Sunday, May 22, 2016

Dietrich Bonhoeffer on Revenge and Civil Disobedience

"If we took the precept of non-resistance as an ethical blueprint for general application, we should indeed be indulging in idealistic dreams; we should be dreaming of a utopia with laws which the world would never obey.  To make non-resistance a principle for secular life is to deny God, by undermining his gracious ordinance foe the preservation of the world.  But Jesus is no draughtsman of political blueprints; he is the one who vanquished evil through suffering.  It looked as though evil triumphed on the cross, but the real victory belonged to Jesus.  And the cross is the only justification for the precept of nonviolence, for it alone can kindle a faith in the victory over evil which will enable men to obey that precept.  And only such obedience is blessed with the promise that we shall be partakers of Christ's victory as well as of his sufferings."

Buried on page 144 of his book, I don't know how many people have actually gotten to this passage, but it seems pretty profound and revolutionary to me.  First, where does this leave Gandhi's use of nonviolent resistance, since he rejected Christianity? Second, is DB a hypocrite here, because he plotted with others to have Hitler assassinated?

More, it is part of a larger reflection on the cross.  The cross, the center of the gospel, is much more than a 3- to 6-hour payment plan by Jesus for us to go to heaven.  This is how it is portrayed.  The cross is foolishness.  The cross is a shame.  The cross is symbolic that our lives involve suffering.  It is the defining part of our doctrine (and I know there are arguments about penal substitution, etc. in the theological world).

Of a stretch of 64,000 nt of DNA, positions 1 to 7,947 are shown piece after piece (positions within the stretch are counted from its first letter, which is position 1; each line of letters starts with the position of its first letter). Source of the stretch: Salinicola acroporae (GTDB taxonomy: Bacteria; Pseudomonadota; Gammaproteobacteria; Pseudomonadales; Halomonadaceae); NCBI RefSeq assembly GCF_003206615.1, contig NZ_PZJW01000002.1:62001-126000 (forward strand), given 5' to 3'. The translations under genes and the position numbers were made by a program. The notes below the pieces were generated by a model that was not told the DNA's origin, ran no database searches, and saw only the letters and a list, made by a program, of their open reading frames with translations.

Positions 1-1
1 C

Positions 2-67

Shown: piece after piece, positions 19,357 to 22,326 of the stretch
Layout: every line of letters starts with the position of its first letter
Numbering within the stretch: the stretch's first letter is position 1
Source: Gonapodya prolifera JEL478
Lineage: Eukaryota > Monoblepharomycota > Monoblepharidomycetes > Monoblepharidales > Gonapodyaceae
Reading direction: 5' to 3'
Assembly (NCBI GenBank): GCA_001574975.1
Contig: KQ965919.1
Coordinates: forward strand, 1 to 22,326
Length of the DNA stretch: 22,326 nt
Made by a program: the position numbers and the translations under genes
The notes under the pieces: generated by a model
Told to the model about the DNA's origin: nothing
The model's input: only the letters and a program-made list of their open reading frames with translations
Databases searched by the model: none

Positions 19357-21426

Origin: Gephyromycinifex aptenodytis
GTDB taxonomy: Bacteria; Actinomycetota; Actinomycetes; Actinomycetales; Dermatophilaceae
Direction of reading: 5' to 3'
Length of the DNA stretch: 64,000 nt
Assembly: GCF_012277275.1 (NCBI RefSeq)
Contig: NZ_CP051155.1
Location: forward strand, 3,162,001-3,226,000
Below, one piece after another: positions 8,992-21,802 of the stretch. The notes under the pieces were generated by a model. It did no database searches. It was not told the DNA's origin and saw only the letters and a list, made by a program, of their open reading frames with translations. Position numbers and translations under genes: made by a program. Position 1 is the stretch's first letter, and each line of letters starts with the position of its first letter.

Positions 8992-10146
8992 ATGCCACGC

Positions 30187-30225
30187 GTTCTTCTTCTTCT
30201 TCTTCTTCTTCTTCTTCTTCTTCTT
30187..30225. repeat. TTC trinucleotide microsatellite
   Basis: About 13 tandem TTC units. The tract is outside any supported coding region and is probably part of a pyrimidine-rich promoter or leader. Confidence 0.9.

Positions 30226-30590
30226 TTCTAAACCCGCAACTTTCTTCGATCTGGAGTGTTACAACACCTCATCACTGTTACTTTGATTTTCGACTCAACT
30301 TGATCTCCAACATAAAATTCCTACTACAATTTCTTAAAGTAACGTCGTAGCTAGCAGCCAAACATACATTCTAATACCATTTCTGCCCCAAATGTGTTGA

Suffering was so woven in to the fabric of first century Christianity; they understood it.  I don't.  Right now I am going through a bout of sciatica and trying to treat it with tylenol and a heating pad.  This is not suffering.  Suffering would be loss.

DB goes on:  "The passion of Christ is the victory of divine love over the powers of evil, and it is therefore the only supportable basis for Christian obedience. . . . How can we convince the world through our preaching of the passion when we shrink from the passion in our own lives?"

Friday, May 20, 2016

Employability skills and higher education

 A must read if you teach college, especially if you teach liberal arts curriculum!


Most of these are the poorly named "soft skills" which are essential skills.  Some of them are skills, some are character traits (ownership, which is a euphemism for sense of responsibility).

As the chair of a communication department that just got a bachelor's degree approved, I am very concerned about this.

The Grand Theory of Everything

My son got me listening to podcasts of Timothy Keller, which I do when I am walking the dog (but I need to use the earbuds.)

So I have been reading some of his website material.  One was a series of talks he did about evolution and Genesis.  It was thought-provoking but I will withhold judgment here.